The solution: start with the customer
We began by understanding how customers shopped in Switzerland. We watched them in Coop’s stores and
online. We knew if we did this, we could work out which features would add most value.
We realised that many of the features that make online supermarkets feel complex are really failed
solutions to some basic problems. Instead of copying competitors, what really mattered to their customers
was doing three things brilliantly:
- Make it easy to find the correct items
- Make shopping quick
- Make it easy to add items to their basket
1. Finding the correct items
With so many products in store, coop@home’s navigation had over time become overwhelming. This is a common
problem. Features such as ‘favourite items’ are supposed to fix this, but they just give the user another
task. We looked deeper.
Most online supermarkets list items by popularity or price. But to shoppers this looks like a random jumble
of products (no one looks for the twelfth most expensive cheese, and everyone expects to find a large packet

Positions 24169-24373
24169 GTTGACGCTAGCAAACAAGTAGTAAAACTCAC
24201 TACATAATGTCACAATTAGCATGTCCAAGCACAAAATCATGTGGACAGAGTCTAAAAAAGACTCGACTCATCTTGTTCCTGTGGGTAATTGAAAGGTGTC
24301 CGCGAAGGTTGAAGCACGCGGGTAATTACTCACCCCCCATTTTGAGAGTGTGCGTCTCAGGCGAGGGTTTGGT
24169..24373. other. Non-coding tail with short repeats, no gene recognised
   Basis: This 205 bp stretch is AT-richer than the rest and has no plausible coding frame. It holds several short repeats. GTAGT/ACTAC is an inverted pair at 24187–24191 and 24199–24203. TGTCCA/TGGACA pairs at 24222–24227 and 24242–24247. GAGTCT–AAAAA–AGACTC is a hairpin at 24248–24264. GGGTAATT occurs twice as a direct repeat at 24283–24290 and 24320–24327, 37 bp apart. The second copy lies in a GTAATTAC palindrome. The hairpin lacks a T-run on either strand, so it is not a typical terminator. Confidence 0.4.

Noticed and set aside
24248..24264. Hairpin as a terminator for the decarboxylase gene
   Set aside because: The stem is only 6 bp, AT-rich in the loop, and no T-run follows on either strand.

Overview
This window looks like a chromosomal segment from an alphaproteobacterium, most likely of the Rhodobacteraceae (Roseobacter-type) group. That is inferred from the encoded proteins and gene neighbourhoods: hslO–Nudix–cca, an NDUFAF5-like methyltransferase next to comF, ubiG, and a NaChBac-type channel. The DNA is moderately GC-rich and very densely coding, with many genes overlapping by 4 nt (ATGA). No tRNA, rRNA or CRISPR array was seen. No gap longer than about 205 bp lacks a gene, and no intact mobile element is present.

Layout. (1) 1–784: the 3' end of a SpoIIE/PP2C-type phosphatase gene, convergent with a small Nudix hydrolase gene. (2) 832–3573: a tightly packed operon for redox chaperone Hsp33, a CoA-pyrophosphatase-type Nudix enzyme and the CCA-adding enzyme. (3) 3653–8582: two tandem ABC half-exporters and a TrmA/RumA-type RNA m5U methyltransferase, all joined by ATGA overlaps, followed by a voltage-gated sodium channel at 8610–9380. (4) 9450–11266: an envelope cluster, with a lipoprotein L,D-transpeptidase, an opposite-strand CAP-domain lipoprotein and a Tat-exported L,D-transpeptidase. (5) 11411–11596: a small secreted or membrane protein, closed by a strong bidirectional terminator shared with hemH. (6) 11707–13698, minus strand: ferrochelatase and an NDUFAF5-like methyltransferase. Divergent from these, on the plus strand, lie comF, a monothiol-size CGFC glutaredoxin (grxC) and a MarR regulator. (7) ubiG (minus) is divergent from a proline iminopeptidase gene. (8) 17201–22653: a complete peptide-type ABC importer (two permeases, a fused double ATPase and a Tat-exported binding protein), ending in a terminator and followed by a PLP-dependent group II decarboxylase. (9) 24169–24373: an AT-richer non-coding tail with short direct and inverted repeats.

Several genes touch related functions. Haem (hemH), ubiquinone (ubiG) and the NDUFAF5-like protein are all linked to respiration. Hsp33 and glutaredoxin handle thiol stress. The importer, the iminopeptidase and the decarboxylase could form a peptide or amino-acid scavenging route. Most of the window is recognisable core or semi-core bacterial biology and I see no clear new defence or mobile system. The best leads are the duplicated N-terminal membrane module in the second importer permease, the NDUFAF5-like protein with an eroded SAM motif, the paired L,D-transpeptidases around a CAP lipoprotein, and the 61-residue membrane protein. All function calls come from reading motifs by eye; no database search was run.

of spaghetti next to a small one from the same brand).
So we worked with customers to perfect the categorisation of items and to put the right information about
those products in front of them. We had to ensure this would work in three languages. As with all our work,
we tested, refined and tested again.
2. Making shopping quick
When people use an online grocery shop, they typically add around 40 items in quick succession. Our job was
to make this process as quick as possible.
Our research into how people wrote shopping lists gave us an insight into how to do this. We found that the
words people wrote down as reminders were rarely product names. For example, people write ‘pasta’ on their
list, but they don’t actually mean ‘pasta’, they want ’spaghetti’, or ‘fusilli’ or ‘penne’.
We took this idea and built it into search and browse. Now, when you search for ‘pasta’, your results
include quick links to specific pasta types.